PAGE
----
Access Type

Open Access Dissertation

Date of Award

January 2013

Degree Type


Degree Name



Civil and Environmental Engineering

First Advisor

Shawn P. McElmurry

Second Advisor

David K. Pitts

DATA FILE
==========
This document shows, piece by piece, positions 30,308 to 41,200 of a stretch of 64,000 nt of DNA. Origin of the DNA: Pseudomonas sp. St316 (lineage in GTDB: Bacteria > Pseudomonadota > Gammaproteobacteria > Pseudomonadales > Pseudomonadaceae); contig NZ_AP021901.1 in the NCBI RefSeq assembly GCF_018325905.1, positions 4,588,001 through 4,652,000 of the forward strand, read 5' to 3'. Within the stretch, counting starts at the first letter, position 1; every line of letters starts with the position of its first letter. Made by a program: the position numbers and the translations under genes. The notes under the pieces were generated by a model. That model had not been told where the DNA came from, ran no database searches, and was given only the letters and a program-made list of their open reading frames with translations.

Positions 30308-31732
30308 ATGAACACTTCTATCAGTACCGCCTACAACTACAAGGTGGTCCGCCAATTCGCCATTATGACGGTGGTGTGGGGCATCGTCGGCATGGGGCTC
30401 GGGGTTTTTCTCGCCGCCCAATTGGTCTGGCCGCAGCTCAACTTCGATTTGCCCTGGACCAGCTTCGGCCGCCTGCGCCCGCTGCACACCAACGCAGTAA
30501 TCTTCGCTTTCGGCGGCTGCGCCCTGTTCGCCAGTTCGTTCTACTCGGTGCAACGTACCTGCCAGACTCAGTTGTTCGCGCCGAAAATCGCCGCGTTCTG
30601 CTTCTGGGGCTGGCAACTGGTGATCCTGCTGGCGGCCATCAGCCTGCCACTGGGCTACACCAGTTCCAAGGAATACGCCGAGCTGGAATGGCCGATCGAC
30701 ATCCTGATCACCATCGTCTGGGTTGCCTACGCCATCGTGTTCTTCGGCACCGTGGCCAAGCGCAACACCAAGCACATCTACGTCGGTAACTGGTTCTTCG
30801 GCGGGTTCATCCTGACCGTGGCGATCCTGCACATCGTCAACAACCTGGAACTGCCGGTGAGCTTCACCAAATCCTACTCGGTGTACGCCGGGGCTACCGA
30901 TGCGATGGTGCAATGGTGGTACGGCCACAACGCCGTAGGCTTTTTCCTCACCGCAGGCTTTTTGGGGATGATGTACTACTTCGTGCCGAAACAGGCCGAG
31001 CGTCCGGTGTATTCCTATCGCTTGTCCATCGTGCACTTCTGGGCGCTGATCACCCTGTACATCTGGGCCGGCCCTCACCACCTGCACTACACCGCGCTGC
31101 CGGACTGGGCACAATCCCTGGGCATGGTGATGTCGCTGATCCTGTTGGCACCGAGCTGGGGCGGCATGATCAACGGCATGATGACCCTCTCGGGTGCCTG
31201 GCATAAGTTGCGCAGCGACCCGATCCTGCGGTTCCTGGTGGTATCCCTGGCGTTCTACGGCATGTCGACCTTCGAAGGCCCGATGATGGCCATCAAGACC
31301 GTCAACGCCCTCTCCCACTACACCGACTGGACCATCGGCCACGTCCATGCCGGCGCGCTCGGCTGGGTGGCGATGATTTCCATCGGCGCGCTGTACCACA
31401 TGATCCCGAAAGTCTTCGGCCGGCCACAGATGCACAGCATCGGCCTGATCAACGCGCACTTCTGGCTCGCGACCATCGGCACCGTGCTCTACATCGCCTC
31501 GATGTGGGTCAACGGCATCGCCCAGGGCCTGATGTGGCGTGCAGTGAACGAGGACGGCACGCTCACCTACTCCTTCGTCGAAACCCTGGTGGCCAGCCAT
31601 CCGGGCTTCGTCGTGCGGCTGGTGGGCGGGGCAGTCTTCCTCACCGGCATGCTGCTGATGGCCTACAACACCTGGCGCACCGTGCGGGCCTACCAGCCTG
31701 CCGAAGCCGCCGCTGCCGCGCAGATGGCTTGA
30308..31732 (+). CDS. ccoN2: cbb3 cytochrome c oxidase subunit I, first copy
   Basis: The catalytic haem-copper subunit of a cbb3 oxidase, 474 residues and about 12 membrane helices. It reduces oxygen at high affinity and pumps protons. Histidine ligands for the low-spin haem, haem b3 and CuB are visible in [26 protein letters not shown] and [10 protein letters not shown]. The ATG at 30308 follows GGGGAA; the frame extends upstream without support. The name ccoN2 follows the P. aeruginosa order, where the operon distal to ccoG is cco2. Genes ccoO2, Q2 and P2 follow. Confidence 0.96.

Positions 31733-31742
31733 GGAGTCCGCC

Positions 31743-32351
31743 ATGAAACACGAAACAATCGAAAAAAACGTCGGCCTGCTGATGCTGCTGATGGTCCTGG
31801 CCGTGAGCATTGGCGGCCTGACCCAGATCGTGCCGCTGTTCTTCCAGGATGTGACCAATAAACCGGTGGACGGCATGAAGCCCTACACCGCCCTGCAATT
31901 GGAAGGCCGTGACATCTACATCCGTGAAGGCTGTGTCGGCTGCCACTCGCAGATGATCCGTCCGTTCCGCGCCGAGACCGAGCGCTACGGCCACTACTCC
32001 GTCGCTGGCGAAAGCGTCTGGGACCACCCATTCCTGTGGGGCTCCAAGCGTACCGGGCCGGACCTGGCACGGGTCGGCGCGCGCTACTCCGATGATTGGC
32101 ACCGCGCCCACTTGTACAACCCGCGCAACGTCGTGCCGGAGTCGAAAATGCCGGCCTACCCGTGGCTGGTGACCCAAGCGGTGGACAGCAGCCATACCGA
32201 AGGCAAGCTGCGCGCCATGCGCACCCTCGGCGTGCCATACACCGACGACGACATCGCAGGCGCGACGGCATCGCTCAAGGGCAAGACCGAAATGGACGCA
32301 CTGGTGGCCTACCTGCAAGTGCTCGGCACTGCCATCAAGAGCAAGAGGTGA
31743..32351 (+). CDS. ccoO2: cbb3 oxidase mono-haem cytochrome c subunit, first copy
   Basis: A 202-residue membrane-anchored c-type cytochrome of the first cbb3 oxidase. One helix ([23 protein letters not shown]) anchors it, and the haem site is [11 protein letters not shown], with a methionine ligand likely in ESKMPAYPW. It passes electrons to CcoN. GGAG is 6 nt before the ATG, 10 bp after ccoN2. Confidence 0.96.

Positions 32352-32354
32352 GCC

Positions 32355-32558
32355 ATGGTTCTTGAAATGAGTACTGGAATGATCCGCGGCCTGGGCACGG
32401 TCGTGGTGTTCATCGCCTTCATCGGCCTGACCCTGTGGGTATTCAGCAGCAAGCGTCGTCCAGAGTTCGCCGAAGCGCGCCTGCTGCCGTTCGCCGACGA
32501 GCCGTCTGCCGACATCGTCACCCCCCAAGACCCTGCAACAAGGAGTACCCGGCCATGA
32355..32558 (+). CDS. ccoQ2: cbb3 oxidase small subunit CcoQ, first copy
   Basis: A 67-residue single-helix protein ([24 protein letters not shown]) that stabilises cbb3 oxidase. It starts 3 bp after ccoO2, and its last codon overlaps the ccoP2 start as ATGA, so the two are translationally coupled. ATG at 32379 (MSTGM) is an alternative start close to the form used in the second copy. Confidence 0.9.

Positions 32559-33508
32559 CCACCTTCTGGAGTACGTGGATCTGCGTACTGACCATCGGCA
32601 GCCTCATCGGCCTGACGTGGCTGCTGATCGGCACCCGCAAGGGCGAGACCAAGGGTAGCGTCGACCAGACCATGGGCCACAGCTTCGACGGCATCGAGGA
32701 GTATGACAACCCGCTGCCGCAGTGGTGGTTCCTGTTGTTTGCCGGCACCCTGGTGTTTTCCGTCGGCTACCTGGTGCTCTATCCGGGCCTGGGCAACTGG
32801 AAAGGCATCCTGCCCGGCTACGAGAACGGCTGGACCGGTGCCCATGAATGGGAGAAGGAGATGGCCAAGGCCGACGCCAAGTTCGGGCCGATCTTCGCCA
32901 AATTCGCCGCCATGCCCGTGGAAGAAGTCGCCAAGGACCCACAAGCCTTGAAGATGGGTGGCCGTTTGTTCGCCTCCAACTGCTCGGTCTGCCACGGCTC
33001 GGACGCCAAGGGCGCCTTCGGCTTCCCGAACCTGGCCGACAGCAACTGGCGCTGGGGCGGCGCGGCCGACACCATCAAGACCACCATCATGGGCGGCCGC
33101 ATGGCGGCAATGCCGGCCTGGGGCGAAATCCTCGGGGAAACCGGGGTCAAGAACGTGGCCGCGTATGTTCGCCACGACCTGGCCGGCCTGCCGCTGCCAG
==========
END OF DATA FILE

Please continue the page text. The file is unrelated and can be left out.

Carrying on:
Pharmaceuticals, and personal care products (PPCPs), and other emerging contaminants, such as pesticides, are increasingly being detected in the environment. Important sources of these contaminants are waste water treatment plants and agriculture. Many of these contaminants are biologically active at low concentrations, and may impair physiological processes in exposed organisms, alter reproductive, endocrine or immune system function, and ultimately affect fitness and survival. These chemicals are often found in the environment as complex mixtures, and this complicates their evaluation of their toxicity. There is a need for high-throughput assays to rapidly assess the toxicity of these emerging contaminants. A behavioral assay utilizing freely swimming Daphnia pulex was developed to evaluate the sub-lethal chemical effects. Daphnia, a keystone species, are small planktonic invertebrate crustaceans (0.5-5.0mm) in freshwater ecosystems. They are commonly used for aquatic toxicity testing because of high sensitivity to changes in their environment. This novel optical bioassay was validated with a series of model compounds that have known modes of action. By measuring changes in their swimming activity, concentration-dependent behavioral responses in Daphnia were observed and quantified by the assay. Compounds with similar modes of action were found to elicit similar behavioral responses. Mixtures of compounds were then evaluated using the optical assay to identify possible synergistic, additive or antagonist effects. Additive effects at environmentally relevant concentrations were observed between mixtures of contaminants with similar modes of action, from different classes, and in the presence of wastewater effluent. Finally, in order to address potential ecosystem impacts, alterations in predator-prey interactions caused by exposure to an insecticide were observed in a community study. A prototype of a high-throughput assay that has great utility for evaluating the biological effects of chemicals and chemical mixtures was developed. This assay has demonstrated that chemicals within waste water may interact in complex ways to enhance toxicity, and may have important implications for regulatory agencies. The assay may also serve as a valuable ecotoxicological tool for studies aimed at assessing chemical contamination on ecosystem health.